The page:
Opening Nights: Teatro ZinZanni

This dinner/cabaret's clown prince(ss) is back.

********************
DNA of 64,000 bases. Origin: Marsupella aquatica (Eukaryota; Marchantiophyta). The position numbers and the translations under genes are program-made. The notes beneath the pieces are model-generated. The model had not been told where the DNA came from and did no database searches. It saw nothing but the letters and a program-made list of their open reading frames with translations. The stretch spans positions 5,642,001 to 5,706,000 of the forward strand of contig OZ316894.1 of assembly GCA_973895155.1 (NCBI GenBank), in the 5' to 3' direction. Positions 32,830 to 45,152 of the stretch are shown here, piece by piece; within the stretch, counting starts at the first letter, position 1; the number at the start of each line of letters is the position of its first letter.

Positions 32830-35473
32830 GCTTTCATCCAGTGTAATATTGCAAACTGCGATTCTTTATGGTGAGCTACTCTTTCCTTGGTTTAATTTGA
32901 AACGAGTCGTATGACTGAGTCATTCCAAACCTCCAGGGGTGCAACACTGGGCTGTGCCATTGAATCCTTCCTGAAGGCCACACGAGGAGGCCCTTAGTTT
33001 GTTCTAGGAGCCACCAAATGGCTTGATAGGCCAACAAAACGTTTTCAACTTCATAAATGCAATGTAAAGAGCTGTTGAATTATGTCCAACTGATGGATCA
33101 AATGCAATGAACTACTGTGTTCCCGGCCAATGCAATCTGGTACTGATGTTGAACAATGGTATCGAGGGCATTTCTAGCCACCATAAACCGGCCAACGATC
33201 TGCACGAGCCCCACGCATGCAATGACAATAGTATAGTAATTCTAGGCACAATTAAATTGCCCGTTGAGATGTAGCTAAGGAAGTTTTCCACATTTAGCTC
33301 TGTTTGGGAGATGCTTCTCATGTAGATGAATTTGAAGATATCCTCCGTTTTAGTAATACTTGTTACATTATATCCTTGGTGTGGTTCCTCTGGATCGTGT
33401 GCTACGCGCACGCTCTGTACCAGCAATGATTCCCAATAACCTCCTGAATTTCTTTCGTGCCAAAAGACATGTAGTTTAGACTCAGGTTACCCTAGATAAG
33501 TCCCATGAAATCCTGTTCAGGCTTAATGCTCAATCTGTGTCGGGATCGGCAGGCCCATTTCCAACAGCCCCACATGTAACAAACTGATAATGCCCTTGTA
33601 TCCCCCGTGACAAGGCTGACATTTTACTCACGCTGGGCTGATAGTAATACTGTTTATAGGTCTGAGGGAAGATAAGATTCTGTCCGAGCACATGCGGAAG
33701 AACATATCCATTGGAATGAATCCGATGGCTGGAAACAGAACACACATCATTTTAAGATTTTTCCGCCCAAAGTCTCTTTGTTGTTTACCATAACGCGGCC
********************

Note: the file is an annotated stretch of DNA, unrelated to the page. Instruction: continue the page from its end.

Kevin Kent is back. Again. The Teatro ZinZanni veteran, who has appeared in more than 20 of the company's shows, both here and in San Francisco, stars in the new cabaret License to Kiss as Mr. C, a secret agent whose mission is to protect the recipe for the perfect dessert. Alas, the magic ingredient is stolen, and everybody—in the cast and the audience—becomes a suspect. The interrogation begins.But what if you've already seen Kent dress in drag and ravage unsuspecting audience members? He spends a fair amount of time in this three-hour show storming through the crowd in stilettos, accusing them of being thieves and assassins, and making jokes at their expense. Surely not everyone can be as endlessly amused as I by a six-foot glamazon caressing a bald man's shiny head or calling out a woman on her ample cleavage.Shaking things up are three performers never before seen in the Seattle tent, all of whom just happen to be babes: Local aerialist Kari Podgorski, Swedish acrobat Tobias Larsson, and German singer Sabine Hettlich. Podgorski's sensual midair trapeze routine elicited a drunken cheer from a male audience member, while Larsson, who rode a unicycle across a tightrope dressed as a bear (impressive, albeit weird), was surrounded by female admirers in the lobby post-show. However, it was returning duo Sam Payne and Sandra Feusi who garnered the loudest applause. They stunned everyone with a vertical tango—which is exactly what it sounds like—two people engaging in fancy footwork, dramatic lifts, and passionate embraces using an upright pole as their dance floor. (Turns out pole dancing can be classy.)Teatro ZinZanni changes its show every four months—new acts are intro-duced, old ones move on, and favorites (like Kent) return again...and, well, again. Does it ever get boring? No, judging from the audience response during a recent performance. They clapped merrily along to the music. They raised their glasses high when a cast member proposed a toast to love. Many got out of their seats and slow-danced during an a cappella rendition of the Righteous Brothers' "Unchained Melody." So what if some of them are sauced? That ups the entertainment value. Now, if only every wedding had this much zest.

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